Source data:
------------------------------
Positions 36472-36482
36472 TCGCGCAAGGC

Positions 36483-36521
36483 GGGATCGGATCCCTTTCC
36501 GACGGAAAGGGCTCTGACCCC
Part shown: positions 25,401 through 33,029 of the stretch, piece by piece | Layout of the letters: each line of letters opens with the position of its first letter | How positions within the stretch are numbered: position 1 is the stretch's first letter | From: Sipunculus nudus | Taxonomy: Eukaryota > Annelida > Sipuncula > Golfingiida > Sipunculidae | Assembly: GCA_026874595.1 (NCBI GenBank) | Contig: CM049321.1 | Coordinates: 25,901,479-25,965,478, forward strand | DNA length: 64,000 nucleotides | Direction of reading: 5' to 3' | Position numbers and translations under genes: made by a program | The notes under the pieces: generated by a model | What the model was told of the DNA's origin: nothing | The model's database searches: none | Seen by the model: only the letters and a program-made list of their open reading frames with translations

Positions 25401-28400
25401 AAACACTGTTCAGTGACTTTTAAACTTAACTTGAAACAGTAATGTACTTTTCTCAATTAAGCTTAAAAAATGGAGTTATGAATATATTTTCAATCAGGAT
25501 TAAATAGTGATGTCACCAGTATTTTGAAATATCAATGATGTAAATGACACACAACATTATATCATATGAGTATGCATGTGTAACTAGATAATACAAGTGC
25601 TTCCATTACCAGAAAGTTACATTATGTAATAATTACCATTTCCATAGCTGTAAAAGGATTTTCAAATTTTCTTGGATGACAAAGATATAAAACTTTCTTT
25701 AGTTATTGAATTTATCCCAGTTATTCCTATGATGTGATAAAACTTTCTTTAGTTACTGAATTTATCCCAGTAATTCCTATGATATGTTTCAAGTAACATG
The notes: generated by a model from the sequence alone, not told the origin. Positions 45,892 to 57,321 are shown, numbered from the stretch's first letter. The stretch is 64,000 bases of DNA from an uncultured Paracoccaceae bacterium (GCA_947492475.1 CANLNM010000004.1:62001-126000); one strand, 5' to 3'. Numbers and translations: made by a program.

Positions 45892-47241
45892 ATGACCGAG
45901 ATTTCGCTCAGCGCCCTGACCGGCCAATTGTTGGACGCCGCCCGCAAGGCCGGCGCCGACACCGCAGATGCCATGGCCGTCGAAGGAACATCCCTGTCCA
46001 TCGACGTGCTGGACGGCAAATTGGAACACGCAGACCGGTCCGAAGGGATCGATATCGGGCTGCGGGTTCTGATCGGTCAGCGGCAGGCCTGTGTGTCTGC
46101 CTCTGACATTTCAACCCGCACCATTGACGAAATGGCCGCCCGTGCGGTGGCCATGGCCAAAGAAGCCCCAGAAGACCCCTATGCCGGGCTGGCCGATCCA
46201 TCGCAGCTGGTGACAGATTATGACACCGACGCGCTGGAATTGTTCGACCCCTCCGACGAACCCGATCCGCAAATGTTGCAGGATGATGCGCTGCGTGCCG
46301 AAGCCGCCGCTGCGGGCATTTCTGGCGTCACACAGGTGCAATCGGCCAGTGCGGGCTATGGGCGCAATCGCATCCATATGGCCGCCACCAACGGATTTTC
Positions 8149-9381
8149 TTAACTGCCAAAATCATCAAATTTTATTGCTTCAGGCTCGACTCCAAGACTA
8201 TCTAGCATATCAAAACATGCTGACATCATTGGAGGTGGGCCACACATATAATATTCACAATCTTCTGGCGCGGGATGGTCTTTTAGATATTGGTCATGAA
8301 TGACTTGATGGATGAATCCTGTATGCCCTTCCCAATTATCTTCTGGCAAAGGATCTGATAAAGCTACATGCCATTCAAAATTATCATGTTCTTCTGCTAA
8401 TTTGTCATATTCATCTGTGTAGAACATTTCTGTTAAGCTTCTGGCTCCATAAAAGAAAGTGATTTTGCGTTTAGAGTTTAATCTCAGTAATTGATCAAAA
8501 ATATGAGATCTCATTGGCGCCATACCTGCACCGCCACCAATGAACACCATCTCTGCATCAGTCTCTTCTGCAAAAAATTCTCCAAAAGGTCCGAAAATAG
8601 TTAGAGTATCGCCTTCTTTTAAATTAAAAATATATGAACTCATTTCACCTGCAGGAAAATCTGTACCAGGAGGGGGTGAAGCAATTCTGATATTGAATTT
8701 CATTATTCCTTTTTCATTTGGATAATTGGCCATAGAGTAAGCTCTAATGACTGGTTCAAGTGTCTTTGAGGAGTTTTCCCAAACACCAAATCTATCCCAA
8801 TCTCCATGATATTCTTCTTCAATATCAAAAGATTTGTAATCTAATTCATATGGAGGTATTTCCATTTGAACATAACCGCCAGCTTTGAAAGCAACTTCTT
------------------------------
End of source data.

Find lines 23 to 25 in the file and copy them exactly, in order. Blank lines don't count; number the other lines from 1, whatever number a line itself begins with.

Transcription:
8301 TGACTTGATGGATGAATCCTGTATGCCCTTCCCAATTATCTTCTGGCAAAGGATCTGATAAAGCTACATGCCATTCAAAATTATCATGTTCTTCTGCTAA
8401 TTTGTCATATTCATCTGTGTAGAACATTTCTGTTAAGCTTCTGGCTCCATAAAAGAAAGTGATTTTGCGTTTAGAGTTTAATCTCAGTAATTGATCAAAA
8501 ATATGAGATCTCATTGGCGCCATACCTGCACCGCCACCAATGAACACCATCTCTGCATCAGTCTCTTCTGCAAAAAATTCTCCAAAAGGTCCGAAAATAG